by Dave Montizambert Published 01/04/2012
I've done much soul searching over these past months of 2012, and I've come to the conclusion that I can't call this column Lighting for Digital X anymore. Digital is trite since almost all photographers are digital now and so digital is taken for granted. So what shall I call it? Lighting For The Hell Of It, or Lighting For Fun And Profit? The first is too "Hell's Angels" and the second only Americans would appreciate. How about my old title "Creating With Light"? Let me know if you hate this or not. Also I've redone my author's image with a snazzy new B&W self portrait, the old one was about 12 years out of date. Anyhow on with the article.My photographic style pushes me to attain maximum theatrical effect with my lighting, which usually entails placing lights to the side or behind my subjects to push shadows across them or towards the camera. To do this kind of lighting effectively one needs to meter and when metering, one needs to be aware of a little incident metering glitch that will invariably befall you.
When a light source is placed beyond 90˚ from the subject camera axis (see Diagram1), the apparent brightness of this backlight (see Image 1 bottom left-hand frame labelled +0), obviously viewed from camera angle, appears brighter than what an incident meter reading of this backlight suggests. Sorry about the uninspired self portrait but it was the help's day off. In fact, the further the source gets from 90˚ towards 180˚, the brighter it appears. For instance, if we repositioned the light to105˚, the effect of this change will appear even brighter than at 90˚, and if then repositioned to 120˚, the effect will appear even brighter than 105˚.
Now conversely, if you take a reflective meter reading from the camera's position with let's say a 1˚ spot meter, the meter will read true. The only problem is, where do you read off the subject, if you read off an area of the flesh that has shine on it caused by the light in question, it will read brighter than if you read off an adjacent non-glare area; if you read off hair or clothing those readings too will read differently. The truth is, to work out lighting ratios and/or exposure with a reflective meter takes more intelligence and time than working with an incident meter. I don't know about you but I try to keep intelligence to a minimum. With an incident meter you simply place it against the subject and point the dome at the light in question, its reading tells you what it wants you to set your camera to, to create what it thinks is a correct exposure for that area - the only problem is, the meter does not consider the camera viewpoint which becomes a problem when your light source sits at an angle greater than 90˚ from the camera.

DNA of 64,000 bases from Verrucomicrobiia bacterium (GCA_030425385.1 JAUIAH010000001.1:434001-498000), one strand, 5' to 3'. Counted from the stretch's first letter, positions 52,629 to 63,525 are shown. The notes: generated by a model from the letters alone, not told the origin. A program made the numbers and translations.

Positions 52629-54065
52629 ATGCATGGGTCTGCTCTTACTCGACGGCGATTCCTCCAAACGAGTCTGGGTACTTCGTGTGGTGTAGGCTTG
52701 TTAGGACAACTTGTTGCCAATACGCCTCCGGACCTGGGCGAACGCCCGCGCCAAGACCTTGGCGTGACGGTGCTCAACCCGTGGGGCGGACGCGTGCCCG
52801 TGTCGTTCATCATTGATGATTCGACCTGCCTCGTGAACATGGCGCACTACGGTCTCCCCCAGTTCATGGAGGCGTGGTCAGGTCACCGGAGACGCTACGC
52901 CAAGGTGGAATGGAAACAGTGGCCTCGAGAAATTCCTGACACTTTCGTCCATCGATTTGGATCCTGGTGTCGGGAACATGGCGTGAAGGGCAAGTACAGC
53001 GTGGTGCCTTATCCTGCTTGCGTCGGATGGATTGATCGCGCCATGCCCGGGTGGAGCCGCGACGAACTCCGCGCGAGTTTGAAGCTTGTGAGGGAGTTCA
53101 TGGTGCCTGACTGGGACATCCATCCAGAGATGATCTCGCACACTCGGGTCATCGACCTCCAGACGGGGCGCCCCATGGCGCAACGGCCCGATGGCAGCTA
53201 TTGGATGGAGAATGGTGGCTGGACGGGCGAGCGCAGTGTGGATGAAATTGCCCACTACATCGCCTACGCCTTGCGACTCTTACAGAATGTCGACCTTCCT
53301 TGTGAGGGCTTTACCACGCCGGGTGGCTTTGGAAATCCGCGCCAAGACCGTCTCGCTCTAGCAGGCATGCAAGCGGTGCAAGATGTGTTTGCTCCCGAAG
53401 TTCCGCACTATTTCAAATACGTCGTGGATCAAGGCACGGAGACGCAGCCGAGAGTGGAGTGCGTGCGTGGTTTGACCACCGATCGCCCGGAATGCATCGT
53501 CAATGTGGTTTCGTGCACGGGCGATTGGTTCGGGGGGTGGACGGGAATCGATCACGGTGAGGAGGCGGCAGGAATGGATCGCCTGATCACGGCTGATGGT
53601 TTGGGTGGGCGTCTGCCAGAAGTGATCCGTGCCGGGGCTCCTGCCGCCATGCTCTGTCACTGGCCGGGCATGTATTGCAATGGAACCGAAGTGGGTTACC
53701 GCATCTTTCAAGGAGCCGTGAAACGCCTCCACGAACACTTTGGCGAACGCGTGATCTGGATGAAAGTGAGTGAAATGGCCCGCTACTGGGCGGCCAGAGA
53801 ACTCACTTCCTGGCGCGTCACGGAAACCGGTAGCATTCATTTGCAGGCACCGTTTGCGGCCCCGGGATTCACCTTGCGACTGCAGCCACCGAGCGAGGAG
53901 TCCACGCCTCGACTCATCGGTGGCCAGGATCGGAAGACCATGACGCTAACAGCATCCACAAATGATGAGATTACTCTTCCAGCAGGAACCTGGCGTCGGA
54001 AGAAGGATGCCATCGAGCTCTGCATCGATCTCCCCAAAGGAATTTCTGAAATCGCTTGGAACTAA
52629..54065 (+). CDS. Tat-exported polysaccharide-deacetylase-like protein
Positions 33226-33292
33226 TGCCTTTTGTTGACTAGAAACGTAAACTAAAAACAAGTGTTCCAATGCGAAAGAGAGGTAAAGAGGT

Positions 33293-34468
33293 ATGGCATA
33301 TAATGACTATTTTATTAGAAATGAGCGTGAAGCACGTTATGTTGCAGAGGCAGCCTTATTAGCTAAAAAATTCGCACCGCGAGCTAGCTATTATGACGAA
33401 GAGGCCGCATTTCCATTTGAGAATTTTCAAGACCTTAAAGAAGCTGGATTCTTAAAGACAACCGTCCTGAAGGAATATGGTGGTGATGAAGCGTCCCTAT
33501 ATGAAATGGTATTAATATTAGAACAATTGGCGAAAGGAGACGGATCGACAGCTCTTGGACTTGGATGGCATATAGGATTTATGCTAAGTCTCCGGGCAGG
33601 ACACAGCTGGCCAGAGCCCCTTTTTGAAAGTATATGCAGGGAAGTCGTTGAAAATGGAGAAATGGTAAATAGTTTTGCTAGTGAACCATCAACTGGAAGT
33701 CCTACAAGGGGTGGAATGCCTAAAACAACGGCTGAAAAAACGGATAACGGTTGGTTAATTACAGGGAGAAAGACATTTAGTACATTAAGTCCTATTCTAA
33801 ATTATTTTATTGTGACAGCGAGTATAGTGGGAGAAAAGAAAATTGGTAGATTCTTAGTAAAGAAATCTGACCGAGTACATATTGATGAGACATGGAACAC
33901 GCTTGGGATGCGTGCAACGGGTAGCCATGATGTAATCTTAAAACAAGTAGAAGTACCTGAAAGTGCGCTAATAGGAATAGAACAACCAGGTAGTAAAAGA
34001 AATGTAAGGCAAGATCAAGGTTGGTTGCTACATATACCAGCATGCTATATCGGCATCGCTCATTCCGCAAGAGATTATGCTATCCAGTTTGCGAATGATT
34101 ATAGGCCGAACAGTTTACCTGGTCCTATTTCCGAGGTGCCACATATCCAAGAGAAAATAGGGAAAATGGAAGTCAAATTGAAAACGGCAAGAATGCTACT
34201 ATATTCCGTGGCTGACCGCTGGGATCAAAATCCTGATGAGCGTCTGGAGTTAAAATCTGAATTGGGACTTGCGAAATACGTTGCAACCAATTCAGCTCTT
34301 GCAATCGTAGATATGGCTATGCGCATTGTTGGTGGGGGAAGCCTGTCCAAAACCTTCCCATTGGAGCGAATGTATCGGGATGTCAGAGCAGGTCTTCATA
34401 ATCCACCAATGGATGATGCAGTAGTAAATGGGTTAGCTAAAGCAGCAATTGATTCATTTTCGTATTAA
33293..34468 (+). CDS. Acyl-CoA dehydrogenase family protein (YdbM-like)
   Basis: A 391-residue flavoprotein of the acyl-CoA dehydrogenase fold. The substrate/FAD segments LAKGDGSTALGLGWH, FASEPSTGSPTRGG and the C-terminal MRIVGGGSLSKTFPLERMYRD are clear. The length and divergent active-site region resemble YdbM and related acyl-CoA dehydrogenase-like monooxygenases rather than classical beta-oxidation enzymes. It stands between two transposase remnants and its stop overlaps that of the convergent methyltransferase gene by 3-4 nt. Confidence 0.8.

The solution - schedule in a little time to do a lighting-ratio test using a simple portrait set-up. For my test, I keep it really simple and just set up a main light and a separation light (see Diagram1). The purpose of this test is to show you the correlation between incident meter readings and actual brightness appearance on a subject from a light that is placed beyond 90˚ from your camera axis. Once your set-up is complete, start the test by measuring the strobe placed beyond 90˚ from camera axis with an incident meter. Adjust the light's power output until it reads three stops darker than the camera setting - for instance, if the camera aperture is set to f 8 for a good exposure of the main-light and for depth of field, then the light striking the subject from the light in question should read three stops darker at f 2.8. Even though the backlight reads f 2.8, capture an exposure with your camera still set to f 8. With the first exposure of the test in the bag, turn the light's power up one stop, it should now read f 4. Again capture a frame with the camera still set to f 8.
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